Finally, someone in the media has addressed the biggest concern we have when it comes to punkeys. Human’s natural thought process that monkeys are cute and fun. As Bill Johnson with the Rocky Mountain News admits, he too had the dream of owning a monkey. And he realized that dream could have become a nightmare. Thankfully he woke up from his dream and has expressed his concern that others too may have this dream and what trouble that would be:

Long-held dreams often die hard. I blame myself.

That I have never once seen a monkey for sale in a pet shop should have been my first clue that owning one was illegal. Dang it.

See, I had always assured myself, quite deeply and very privately, that I would get rid of my wife’s overly spoiled, do-nothing dog in a heartbeat if I could trade it in on a monkey.

C’mon, exactly how cool would that be?

I could teach it to mow the lawn and fetch me a beer. We’d sit on the sofa watching games, high-fiving each other every time the Rockies hit one out.

And then, Cassandra Tolmich came along to spoil it all. She is, as you may know, the Denver woman who last month was found to have six marmosets living in her basement.

When Denver animal control officers knocked on her door, she insisted she didn’t know Colorado law barred keeping monkeys as pets. She moved here with them from Florida a couple of years ago.

The officers then collected all six monkeys and handed Cassandra Tolmich a ticket.

“Free the Marmoset Six!” I was going to scream at animal shelter director Doug Kelley. He just laughed.

The anti-monkey law, he said, has been on the books for quite awhile, and for a number of good reasons, almost all having to do with health concerns.

“The problem is people see them in the movies and on TV and say, ‘Oh, they’re so cute!’ But I have to tell you, monkeys are just not cut out to be pets,” he said.

OK, so he knew me and the sum total of my knowledge of monkeys. I decided not to bring up all the times I had been to the zoo.

It is people with deep-rooted and very private thoughts, similar to mine, who’ve kept Doug Kelley’s telephone ringing off the hook since the story of Cassandra Tolmich and her six monkeys hit the papers.

“For some reason, people think the monkeys are now up for adoption,” he said, having fielded 30 calls about them on Wednesday alone.

No, Doug Kelley said, the shelter now is in the process of finding an accredited shelter to take them.

There’s one in Maui, but the red tape to get them there is proving prohibitive.

“You have no idea how much bureaucracy and expense is involved just to get six monkeys from here to Hawaii,” he said.

Marmosets aren’t exactly a rare monkey breed, so the zoo is out, he said.

A sanctuary in Kansas is now a possibility, he said, if one can be found with a proper license and accreditation. The city, Doug Kelley said, just wants to get this done as quickly as possible.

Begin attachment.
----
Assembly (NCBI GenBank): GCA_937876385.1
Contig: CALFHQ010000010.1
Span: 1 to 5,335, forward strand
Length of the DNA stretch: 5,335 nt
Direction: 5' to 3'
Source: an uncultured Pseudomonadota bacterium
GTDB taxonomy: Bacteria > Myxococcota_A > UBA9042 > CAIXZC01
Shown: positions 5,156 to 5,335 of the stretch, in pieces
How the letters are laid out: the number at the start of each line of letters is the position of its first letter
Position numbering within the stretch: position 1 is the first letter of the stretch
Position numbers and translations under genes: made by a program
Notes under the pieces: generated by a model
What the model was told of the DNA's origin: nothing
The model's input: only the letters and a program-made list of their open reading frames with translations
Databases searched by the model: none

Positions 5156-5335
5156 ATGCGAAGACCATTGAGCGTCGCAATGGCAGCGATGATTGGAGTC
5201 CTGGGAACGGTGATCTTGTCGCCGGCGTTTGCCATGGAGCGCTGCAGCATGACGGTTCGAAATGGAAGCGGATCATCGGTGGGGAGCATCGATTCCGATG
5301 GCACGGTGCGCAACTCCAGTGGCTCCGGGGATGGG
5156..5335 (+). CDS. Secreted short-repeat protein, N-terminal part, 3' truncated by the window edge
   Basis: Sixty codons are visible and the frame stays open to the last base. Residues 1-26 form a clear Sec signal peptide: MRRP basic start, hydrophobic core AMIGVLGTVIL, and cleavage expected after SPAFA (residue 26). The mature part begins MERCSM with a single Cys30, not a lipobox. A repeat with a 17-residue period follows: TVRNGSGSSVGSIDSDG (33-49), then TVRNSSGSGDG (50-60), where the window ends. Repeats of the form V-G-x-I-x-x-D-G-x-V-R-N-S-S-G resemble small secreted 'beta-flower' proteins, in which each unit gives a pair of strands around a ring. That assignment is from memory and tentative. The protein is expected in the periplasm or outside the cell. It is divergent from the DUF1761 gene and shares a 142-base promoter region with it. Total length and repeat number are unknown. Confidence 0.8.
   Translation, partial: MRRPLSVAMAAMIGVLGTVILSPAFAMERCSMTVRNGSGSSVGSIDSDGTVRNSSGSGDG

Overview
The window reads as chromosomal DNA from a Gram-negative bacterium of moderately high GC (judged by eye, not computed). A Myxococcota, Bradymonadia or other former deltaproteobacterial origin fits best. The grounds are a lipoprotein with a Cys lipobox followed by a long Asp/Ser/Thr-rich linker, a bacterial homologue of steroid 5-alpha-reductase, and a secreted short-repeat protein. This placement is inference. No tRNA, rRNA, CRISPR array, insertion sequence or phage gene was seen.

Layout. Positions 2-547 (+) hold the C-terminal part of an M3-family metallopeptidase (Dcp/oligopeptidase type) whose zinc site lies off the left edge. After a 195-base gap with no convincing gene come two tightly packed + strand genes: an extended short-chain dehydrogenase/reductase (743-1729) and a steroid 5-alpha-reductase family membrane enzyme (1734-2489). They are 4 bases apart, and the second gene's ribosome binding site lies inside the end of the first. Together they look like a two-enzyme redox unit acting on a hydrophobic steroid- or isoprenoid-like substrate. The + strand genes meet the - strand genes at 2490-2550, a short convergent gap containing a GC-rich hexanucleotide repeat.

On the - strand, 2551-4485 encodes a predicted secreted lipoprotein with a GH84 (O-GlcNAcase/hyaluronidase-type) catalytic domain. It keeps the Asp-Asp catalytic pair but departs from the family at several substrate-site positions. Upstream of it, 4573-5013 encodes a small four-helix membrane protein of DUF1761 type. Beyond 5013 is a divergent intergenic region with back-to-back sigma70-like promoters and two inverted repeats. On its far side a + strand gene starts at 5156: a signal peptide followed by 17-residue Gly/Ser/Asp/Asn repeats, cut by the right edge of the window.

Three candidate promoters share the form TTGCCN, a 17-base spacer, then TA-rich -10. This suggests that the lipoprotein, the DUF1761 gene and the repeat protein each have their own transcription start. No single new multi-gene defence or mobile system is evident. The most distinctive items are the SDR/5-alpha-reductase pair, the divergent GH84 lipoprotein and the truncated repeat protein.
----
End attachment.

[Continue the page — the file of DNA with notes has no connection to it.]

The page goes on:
The reason is that six marmosets can be a handful, even at the shelter. And the shelter has had monkeys before.

The most-memorable primate, he said, arrived a couple of years ago during the NBA All-Star Game when officers were called to a downtown hotel after a Java monkey nearly bit the finger off of a maid who’d tried to pet it.

“The man who owned it. . . said it was trained, but it got the maid,” Doug Kelley recalled.

After quarantining it for more than 30 days, and after all of the tests came up negative, the monkey was returned to the man in Pennsylvania.

“He said he brought the monkey to Denver as a good-luck charm,” Doug Kelley said, “but I think it was probably more to get attention. He got it.”

It is the thing with monkeys, he said. They are not everything we imagine they might be.

“There is a lot of poo-flinging going on when you’re talking about monkeys,” he said. “There is also a lot of, uh – how do I say this? – self-satisfaction involved.”

And even if you wanted a marmoset, he said, a single one is priced on the Internet now at about $3,000 to $4,000.

“This is the worst thing,” Doug Kelley said. “One marmoset alone doesn’t, well, smell too well. You put six together, I’ll just say, my goodness.”

And he doesn’t know how you could teach one to mow the lawn or fetch a beer or anything else. Marmosets, he said, are constantly moving, havoc-creating creatures.

And how, he asks, would you ever possibly attempt to potty train one?

“Even if you could get past the odor,” Doug Kelley said, “my experience says, ‘Good luck cleaning up after one.’ I would hope you don’t have company coming over.”

Repeated attempts to reach Cassandra Tolmich have failed. But she is said to arrive at the shelter most days with toys and food for her marmosets.

“She is very attached to them and, I must say, they certainly know her,” Doug Kelley said.

The good news for the monkeys is that it appears they are being spoiled rotten while the shelter arranges placement.

“We had them in regular cages in the public area, which turned out to be pretty good monkey cages,” he said.

“A couple of days ago we had to put them in a special secured area because people were stopping by, giving them marshmallows and all sorts of stuff.

“They were being played with and stared at, even by staff, 24/7.”

See, stink or no stink, I get that.

Dreams can be big and dream can be small, but dreams that become a reality can sometimes turn to poo if we don’t think things through. Thanks for the heads up Bill. And thanks for letting us know Denver is now an Occupied Territory.

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